A total of 334 tests were conducted at Linn County’s Test Iowa site in the first four days it was operational, but at least 10 percent of those tests are inconclusive, county officials said at Wednesday’s Linn County Board of Supervisors meeting.
The site in Linn County isn’t the only Test Iowa location where there have been problems with testing. On May 7 — the same day the Linn County site opened in Cedar Rapids — the Des Moines Register reported that an unknown number of Test Iowa test kits can’t be processed because they were damaged. The validation process for the tests, which is being conducted by the State Hygienic Laboratory at the University of Iowa, has not been completed yet.
The test kits used at Test Iowa sites are provided by Nomi Health, a Utah-based tech company Gov. Kim Reynolds awarded a $26 million no-bid contract to administer the testing program. Questions about the test kits have also been raised in Utah.
The reason why Linn County’s tests were inconclusive is unclear.
“What I think we’re left trying to figure out is if it is the case that the integrity of the test itself is compromised, if there’s an issue with how it is being administered, which we don’t know because we’re not involved in Test Iowa process, if there’s an issue of what happens to the test with how it’s stored or how it’s transported,” Supervisor Stacey Walker said at Wednesday’s Board of Supervisors meeting. “We don’t know where the issue is.”
When Reynolds announced Test Iowa in April, she said the partnership with Nomi Health “will make available 540,000 COVID-19 tests to increase the state’s testing capacity by up to 3,000 additional tests per day. And that’s in addition to what we are already doing.” Reynolds also said “results are returned electronically within 48 to 72 hours” but that hasn’t been the case in Linn County.
“We’re starting to get results in, I think last night, for the first batch of results from Test Iowa we got in, so that’s five, six days,” Walker said. “That’s a very long time in between when these tests were administered for our Linn County Public Health professionals to start acting on it and begin contact tracing.”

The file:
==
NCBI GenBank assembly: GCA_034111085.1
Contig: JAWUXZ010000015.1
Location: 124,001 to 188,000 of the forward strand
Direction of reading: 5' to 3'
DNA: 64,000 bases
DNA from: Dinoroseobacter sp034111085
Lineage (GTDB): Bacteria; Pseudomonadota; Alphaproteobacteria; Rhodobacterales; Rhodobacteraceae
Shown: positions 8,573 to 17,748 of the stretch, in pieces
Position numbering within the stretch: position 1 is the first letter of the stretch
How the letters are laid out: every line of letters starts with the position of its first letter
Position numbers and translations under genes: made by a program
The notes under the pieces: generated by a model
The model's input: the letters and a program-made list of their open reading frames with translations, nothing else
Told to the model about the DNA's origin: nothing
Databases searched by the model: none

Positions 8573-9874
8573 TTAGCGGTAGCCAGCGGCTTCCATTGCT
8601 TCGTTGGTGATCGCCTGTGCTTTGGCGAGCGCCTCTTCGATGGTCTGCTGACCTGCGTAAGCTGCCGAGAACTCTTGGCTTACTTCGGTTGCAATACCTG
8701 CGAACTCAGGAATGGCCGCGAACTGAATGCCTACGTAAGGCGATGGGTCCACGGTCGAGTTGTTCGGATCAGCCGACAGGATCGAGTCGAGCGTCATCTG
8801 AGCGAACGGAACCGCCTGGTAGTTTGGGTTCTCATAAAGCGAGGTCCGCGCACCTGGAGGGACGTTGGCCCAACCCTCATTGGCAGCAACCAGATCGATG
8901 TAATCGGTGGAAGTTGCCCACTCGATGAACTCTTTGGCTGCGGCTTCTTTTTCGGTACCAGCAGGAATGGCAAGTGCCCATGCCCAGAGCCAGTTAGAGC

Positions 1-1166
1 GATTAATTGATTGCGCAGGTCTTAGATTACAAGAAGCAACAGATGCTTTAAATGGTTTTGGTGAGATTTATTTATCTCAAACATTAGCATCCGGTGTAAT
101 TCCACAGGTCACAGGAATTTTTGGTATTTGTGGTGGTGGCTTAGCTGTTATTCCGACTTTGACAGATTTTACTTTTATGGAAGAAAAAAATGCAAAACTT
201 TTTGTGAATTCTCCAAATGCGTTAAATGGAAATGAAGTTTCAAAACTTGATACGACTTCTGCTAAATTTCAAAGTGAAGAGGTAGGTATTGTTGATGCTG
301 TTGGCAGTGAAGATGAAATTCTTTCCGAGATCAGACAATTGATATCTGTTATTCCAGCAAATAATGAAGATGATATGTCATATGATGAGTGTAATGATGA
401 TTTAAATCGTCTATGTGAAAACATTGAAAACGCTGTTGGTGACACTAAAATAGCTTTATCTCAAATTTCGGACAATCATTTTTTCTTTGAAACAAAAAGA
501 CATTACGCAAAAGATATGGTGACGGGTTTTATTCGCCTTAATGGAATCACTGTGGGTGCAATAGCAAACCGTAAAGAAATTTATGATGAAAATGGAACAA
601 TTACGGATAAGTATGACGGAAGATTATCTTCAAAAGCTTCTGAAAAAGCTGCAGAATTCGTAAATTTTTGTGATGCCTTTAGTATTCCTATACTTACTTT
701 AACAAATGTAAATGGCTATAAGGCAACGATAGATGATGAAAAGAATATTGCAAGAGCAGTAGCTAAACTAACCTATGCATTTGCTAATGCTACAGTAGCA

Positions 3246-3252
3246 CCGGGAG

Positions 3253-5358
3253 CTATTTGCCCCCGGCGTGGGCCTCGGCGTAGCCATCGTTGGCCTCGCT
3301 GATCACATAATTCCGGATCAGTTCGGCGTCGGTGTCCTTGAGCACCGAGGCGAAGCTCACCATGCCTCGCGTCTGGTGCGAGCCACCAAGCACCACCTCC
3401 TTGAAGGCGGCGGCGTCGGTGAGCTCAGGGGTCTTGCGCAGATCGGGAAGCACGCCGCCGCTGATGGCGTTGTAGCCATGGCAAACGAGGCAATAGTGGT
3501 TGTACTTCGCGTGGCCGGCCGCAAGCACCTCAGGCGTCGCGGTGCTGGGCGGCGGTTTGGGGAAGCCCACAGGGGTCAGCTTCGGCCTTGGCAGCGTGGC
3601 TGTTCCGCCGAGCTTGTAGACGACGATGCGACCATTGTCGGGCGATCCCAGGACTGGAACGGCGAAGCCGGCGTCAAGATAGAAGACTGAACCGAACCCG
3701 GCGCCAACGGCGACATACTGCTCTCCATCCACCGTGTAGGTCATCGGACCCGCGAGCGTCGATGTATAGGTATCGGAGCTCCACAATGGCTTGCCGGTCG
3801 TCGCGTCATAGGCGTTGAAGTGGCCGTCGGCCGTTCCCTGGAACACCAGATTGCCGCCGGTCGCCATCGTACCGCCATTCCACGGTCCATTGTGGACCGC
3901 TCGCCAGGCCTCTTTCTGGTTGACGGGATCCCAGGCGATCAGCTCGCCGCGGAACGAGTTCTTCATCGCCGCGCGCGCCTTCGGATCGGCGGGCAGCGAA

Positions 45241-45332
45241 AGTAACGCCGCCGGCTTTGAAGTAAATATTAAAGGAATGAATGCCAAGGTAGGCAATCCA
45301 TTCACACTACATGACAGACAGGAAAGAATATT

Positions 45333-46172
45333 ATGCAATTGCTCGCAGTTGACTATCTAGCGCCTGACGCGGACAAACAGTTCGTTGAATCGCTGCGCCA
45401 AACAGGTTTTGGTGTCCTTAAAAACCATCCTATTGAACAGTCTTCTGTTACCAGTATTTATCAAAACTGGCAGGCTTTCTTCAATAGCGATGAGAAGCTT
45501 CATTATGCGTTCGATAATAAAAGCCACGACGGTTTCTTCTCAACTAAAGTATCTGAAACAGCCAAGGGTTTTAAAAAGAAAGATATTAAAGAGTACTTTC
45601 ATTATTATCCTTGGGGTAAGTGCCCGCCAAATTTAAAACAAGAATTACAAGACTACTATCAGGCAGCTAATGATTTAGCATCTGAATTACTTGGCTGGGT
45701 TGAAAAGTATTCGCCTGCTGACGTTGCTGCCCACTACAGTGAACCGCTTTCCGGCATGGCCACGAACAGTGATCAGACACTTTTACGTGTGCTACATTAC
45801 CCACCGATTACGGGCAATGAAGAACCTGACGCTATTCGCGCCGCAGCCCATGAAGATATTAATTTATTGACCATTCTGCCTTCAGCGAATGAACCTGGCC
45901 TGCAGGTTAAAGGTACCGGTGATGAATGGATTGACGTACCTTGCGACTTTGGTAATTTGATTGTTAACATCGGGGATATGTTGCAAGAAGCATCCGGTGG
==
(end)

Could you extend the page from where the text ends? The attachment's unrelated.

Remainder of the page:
During the meeting, Linn County Public Health Director Pramod Dwivedi shared how many tests have been completed each day at the Test Iowa site in Cedar Rapids:
Thursday, May 7: 67 tests
Friday, May 8: 59 tests
Monday, May 11: 119 tests
Tuesday, May 12: 89 tests
As of Wednesday, May 13, the Cedar Rapids site is one of seven Test Iowa locations open across the state. For the Test Iowa sites to be meeting a goal of 3,000 per day, each of those sites would need to be conducting at least 429 tests.
During Monday’s Board of Supervisors meeting, Walker said the most a Test Iowa site has achieved, to his knowledge, is 350 in Polk County.
“And I don’t think we’ve been anywhere close to those numbers in any of the other test Iowa sites,” he added.
In addition to the tests coming back inconclusive, LCPH is also having difficulty getting the results of how many individuals have tested positive, according to Dwivedi. Public health and government officials have previously expressed the lack of communication from the state.
“Public health is a really team sport,” Dwivedi said. “We must work together locally, state and federal, and that’s kind of breaking down here. It’s very sad.”
Most county buildings remain closed through June 15
The three supervisors voted on Wednesday to extend the closure of most county facilities to the general public through June 15.
The buildings that remain closed include:
• Jean Oxley Linn County Public Service Center
• Community Services Building – including Options of Linn County
• Dr. Percy and Lileah Harris Building – with the exception of the Child Development Center as the Iowa Department of Human Services is not recommending closure of childcare facilities at this time
• Juvenile Detention and Diversion Services
• Secondary Road Department
• Wickiup Hill Learning Center
• Linn County Sheriff’s Office; the Civil Division will continue to serve legal processes and the Patrol Division will continue to respond to emergency and routine calls for service.
• LIFTS – office is closed to the public; however, routes are still running for essential needs. Fares are waived and the number of riders will be limited during each route.
Supervisor Brent Oleson said that the opening date can be modified.
“We can change this at any time,” Oleson said. “This doesn’t mean that it’s decided we’re for sure going to open on June 15. We could potentially open earlier. We could potentially open later.”
Even though facilities will remain closed for now, discussions have begun about what it will look like when county buildings begin to reopen. Plexiglass barriers and signs on the floor are being installed in county buildings. There will also be a security guard present at the Harris building, Public Service building and the Community Services building for at least three months after reopening.
During Monday’s meeting, Supervisor Ben Rogers said the board should “strongly consider” requiring employees and members of the public to wear a face mask of their own or one that is provided by the county. Linn County has ordered 2,000 masks for employees and 5,000 for the public, for now.
“It’s safe to say that we want to open up safely and not all in just one shot,” Olsen said. “When we say opening up, that doesn’t mean we’re going back to business as it was in February. That’s not what’s going to happen.”